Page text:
Tuesday, April 29, 2008

Anniversary Sunday - May 4th - 9:45 AM

A special worship service in celebration of the 75th anniversary of Community Presbyterian Church.
  • All hymns will be from the 1895 hymnal, which was used by Community Presbyterian into the 1930's. Old favorites will include "Stand Up, Stand Up for Jesus," "Onward Christian Soldiers," and "In the Garden."
  • Liturgy adapted from the 1940 prayer book as well as old bulletins from the archives of the Presbyterian Historical Society.
  • Tribute to our longest active members – Dee Ramp, Warren Rasweiler, Kay Foernsler, Elaine Burns.
  • Special anthem by the choir
  • Congregational Photo - so wear your "Sunday Best"
  • Special coffee hour

Thoughts on Rev. Jeremiah Wright

When soundbites of Jeremiah Wright's sermons first hit the national airwaves my first thought was that I was glad that nobody from Community Presbyterian was running for president. Enough soundbites from enough sermons could make any pastor seem to say anything.

I then realized that we in the white church were getting rare exposure to an aspect of our Christian tradition of which we are largely ignorant. We know no more about what goes on inside the churches of our African-American brothers and sisters than we know about what goes on in our local mosque. We also know little about what it is like to read the Bible from the bottom up, to see our struggles in the political struggles of the Exodus or in the persecution of both the Jewish and Christian communities by the Romans.

So while much of what Pastor Wright says is inflamatory to my ears, I have found that when I dig beneath the sound bites and read the entire transcripts of his sermons, I am forced to think, to see scripture from a different point of view and listen to voices far from my own. Underneath the soundbites is a sound, well thought out, theology - one different from my own and foreign to my way of thinking - but one that is a worthy of a respectful listen.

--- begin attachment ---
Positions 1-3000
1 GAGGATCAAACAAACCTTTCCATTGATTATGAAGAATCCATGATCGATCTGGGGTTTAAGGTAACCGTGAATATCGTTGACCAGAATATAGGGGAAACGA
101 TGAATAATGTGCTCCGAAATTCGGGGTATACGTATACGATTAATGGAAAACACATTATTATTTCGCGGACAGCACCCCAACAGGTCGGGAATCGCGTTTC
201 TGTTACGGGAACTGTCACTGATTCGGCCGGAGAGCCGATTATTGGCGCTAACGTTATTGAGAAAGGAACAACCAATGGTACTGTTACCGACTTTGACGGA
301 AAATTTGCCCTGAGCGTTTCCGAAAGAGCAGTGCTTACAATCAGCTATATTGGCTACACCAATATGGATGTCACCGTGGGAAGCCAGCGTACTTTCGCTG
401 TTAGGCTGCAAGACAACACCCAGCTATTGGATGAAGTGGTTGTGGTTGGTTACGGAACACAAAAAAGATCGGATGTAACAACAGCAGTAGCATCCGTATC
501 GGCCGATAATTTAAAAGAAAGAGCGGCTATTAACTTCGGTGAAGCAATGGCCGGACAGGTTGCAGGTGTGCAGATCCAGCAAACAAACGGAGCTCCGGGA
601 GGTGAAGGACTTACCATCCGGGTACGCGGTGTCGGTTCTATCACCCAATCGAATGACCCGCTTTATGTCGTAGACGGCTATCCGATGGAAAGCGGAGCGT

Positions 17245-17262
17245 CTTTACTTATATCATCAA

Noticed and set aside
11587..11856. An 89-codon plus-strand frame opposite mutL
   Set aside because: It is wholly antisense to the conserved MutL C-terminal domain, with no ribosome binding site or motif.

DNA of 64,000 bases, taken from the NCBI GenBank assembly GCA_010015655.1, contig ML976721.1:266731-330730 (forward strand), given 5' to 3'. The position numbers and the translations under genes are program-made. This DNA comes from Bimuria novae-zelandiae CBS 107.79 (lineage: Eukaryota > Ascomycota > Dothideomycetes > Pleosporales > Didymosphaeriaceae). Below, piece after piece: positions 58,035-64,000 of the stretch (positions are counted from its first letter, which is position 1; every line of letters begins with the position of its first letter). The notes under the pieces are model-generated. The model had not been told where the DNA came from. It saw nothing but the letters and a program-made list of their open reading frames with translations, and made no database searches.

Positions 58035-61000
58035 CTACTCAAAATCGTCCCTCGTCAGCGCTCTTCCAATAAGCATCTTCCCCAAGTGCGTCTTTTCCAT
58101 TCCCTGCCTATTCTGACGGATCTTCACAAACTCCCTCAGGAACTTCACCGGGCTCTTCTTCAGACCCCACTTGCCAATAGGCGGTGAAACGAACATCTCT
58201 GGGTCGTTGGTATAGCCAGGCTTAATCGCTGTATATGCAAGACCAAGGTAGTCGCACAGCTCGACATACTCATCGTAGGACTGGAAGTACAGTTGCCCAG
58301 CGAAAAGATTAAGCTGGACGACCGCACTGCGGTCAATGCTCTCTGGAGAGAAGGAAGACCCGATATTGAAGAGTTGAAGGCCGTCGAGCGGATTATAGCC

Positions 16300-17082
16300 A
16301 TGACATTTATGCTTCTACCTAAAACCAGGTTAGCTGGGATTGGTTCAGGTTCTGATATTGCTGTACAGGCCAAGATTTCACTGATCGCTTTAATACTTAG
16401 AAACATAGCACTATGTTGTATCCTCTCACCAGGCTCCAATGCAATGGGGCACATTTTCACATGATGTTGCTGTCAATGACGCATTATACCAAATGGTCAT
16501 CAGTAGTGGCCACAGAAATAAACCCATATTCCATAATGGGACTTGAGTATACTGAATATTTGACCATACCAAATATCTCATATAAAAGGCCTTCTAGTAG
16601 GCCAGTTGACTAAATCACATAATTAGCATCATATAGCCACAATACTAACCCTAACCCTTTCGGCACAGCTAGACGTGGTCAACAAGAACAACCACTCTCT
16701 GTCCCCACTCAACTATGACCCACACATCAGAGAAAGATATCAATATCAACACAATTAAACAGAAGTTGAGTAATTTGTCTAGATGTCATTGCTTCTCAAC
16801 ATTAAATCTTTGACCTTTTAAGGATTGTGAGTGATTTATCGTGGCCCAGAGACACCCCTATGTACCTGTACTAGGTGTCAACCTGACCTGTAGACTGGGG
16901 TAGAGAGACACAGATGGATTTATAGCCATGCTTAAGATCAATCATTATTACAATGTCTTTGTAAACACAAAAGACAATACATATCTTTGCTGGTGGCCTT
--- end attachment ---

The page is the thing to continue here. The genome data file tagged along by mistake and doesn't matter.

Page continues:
A good place to start is the transcript of Rev. Wright's recent National Press Club speech.
For more on Rev. Wright and his ministry, go to his church - Trinity United Church of Christ in Chicago.

Sunday, April 27, 2008

Happy Anniversary CPC

Thanks to everyone who stopped by to celebrate CPC's 75th Anniversary on Friday afternoon. We ate cupcakes, sang "Happy Anniversary" and at Leonard's insistance took a picture. Here's the picture.

Tuesday, April 1, 2008

Post Your Joke Here

Why did the cannibal get sick after eating the missionary?
You can't keep a good man down!

The Origin of the Human Race

A little girl asked her mother: How did the human race appear? The mother answered: God made Adam and Eve and they had children and so was all mankind made.

Two days later she asks her father the same question. The father answered: Many years ago there were monkeys from which the human race was developed.

The confused girl returns to her mother and says: Mom', how is it possible that you told me that the human race was created by God and Papa says they were developed from monkeys.
The mother answers: Well dear, it is very simple. I told you about the origin of my side of the family while your father told you about his side.

Got a joke? Click on comments and add it to the post!

Dr. Victor Rambo

This weekend Elisabeth and I are flying to Toledo, Ohio to celebrate Elisabeth's Grandfather, Dr. Victor Rambo's, induction into to Medical Missionary Hall of Fame.

From the flyleaf of Apostle of Sight: The story of Victor Rambo, surgeon to India's blind, by Dorothy Clark Wilson:

Dr. Rambo arrived in India in January, 1924, just months after completing his medical residency and marrying. When he came to India, Dr. Rambo found that millions lost their sight through infections brought on by lack of sanitation, by ignorance and by extreme poverty. He discovered that three-fourths of these blind are curable - and he set about tackling the Herculean task of restoring their sight with the vigor of a spiritual giant, the imagination of an impossible dreamer, and the courage of an incorrigible individualist.

Dr. Rambo inaugurated mobile eye clinics, mobile hospitals and he personally performed more than 40,000 cataract operations - in the process leaving a permanent imprint on the treatment of the blind in India.

The family knows a different side - the side that says saints are hard to live with - but we all stand amazed to witness what a person with a deep passion and commitment for Jesus Christ can achieve.

The Story of Dr. Rambo and a blind elephant: From the Christian History Institute

Mungeli Hospital: The home base for much of Dr. Rambo's work and still a mission hospital of the Christian Church (Disciples of Christ) in partnership with the Church of North India.